MagicAlwaysLeadsToTrouble Fri 02-Oct-15 19:52:28

That there is some truth in the phrase "look after the pennies and the pounds will look after themselves"

In that little savings do add up. I often look back at all the lunches I bought (when a student) rather than taking a packed lunch & think that I could have saved a fortune that I could then have spent at the bar

Titsywoo Fri 02-Oct-15 20:14:59

I wish I had started saving as soon as I started working at 18. I also wish I had known how hard paying off debt would be and wouldn't have taken out loans and credit cards that I couldn't afford. That way I might have gotten on the property ladder in my 20's not my 30's and would have had equity therefore ended up in a bigger house!

tricot39 Fri 02-Oct-15 20:21:01

That financial advisers rarely mention the benefits of overpaying on a mortgage to reduce the term of the loan...... Fortunately my dad told me that secret and slow, steady top ups mean we will be mortgage free. Totally achievable for normal families (yes we live in SE England).

MakeTeaNotWar Fri 02-Oct-15 20:22:49

I wish I had understood the importance of saving for the future instead of living for the moment. I should have bought a property much much sooner than I did until of waiting until the peak of the housing bubble and paying over the odds :-(

flamingtoaster Fri 02-Oct-15 20:31:20

Even as a child with pocket money my father told me it wasn't what you earned that was important but what you saved. I saved as a child. He was against any form of credit - you saved up for what you wanted. Both of these pieces of advice served me well when I became financially independent. I wish he had encouraged me to get on the property ladder as soon as I could.

StillNoFuckingEyeDeer Fri 02-Oct-15 20:32:47

To start a pension.
Not to get a mortgage.

CheeseAtFourpence Fri 02-Oct-15 20:34:47

To have been much more sensible with spending. When I think what DH and I spent on exotic holidays over the years when we were young I cringe. I was naive about mortgages and interest rates. Pensions were something for older people to worry about.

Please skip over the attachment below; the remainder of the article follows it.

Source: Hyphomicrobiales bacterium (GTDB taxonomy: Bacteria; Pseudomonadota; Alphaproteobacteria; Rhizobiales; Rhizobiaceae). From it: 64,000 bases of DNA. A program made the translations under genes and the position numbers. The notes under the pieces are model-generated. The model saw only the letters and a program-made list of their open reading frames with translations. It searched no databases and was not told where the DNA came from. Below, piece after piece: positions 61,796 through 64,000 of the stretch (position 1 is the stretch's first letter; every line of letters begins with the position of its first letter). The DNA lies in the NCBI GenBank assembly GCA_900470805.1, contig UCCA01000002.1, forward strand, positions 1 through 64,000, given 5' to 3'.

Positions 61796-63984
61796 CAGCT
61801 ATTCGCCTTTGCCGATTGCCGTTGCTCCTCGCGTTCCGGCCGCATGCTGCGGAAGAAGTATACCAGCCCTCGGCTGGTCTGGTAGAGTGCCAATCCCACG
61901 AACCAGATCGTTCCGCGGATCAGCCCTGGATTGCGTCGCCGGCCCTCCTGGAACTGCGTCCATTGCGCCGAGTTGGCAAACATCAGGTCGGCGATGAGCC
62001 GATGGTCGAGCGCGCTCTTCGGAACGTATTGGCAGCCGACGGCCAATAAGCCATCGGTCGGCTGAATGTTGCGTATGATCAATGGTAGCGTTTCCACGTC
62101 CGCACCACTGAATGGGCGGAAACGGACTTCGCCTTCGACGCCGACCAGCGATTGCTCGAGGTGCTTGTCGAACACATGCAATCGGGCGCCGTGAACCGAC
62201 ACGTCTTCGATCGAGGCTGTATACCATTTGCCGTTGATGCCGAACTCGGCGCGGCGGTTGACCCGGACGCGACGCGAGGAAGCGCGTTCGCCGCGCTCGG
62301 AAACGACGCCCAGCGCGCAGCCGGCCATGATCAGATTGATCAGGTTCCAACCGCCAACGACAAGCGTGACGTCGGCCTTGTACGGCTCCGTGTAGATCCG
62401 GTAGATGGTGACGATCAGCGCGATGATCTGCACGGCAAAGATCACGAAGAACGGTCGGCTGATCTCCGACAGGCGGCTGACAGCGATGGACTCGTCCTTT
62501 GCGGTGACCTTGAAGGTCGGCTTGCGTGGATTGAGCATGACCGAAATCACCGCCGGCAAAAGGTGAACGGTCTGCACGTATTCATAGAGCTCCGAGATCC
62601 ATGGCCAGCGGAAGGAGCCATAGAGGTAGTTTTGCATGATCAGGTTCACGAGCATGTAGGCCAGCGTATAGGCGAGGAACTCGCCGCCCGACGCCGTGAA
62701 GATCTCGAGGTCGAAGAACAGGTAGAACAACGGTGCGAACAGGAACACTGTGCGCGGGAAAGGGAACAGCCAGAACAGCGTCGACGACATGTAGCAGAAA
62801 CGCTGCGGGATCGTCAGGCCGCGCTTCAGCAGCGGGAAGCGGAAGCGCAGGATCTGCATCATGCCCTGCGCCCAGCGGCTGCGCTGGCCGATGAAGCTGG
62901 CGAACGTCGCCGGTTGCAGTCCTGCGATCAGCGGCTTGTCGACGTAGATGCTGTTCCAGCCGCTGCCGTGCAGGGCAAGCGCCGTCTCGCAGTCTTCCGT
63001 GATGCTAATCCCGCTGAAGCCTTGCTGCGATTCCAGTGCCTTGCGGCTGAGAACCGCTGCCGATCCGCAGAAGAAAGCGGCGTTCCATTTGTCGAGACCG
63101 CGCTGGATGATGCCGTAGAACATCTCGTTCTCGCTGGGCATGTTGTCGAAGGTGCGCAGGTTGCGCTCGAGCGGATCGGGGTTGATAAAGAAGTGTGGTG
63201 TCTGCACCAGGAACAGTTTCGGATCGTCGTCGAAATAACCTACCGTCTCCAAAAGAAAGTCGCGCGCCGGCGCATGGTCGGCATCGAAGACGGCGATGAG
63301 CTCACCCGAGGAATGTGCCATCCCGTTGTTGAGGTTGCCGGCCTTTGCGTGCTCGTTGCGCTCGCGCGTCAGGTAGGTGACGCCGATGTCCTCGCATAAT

I wish we had saved more earlier on - although we do have some fabulous memories!

InAndOfMyself Fri 02-Oct-15 20:34:54

I wish I had been taught to save as a child. I was never made to save or appreciate deferring gratification for a better reward. I really want to teach my children better.

CopperPan Fri 02-Oct-15 20:45:10

I wish I'd known about the tax relief on private pensions and started one earlier. I only started one last year and I have a lot of catching up to do.

camtt Fri 02-Oct-15 21:54:28

well, when I was a student it would have been great to have known that 'debit' meant minus money.

I wish I'd understood that disposable income is more important than headline salary - I earn more than double what I did pre-kids but my disposable income is much less. I didn't save enough when I could have done.

del2929 Fri 02-Oct-15 22:21:39

save save and save.

tangledyarn Fri 02-Oct-15 23:04:22

I wish I'd just had a much better general understanding of money! I didn't really understand how interest rates worked on credit cards, how hard it would be to get on the property ladder (still not managed) or that I really needed to get saving for a pension asap. I would encourage my younger self to save a lot more rather than to spend..but I properly wouldn't have listened ;)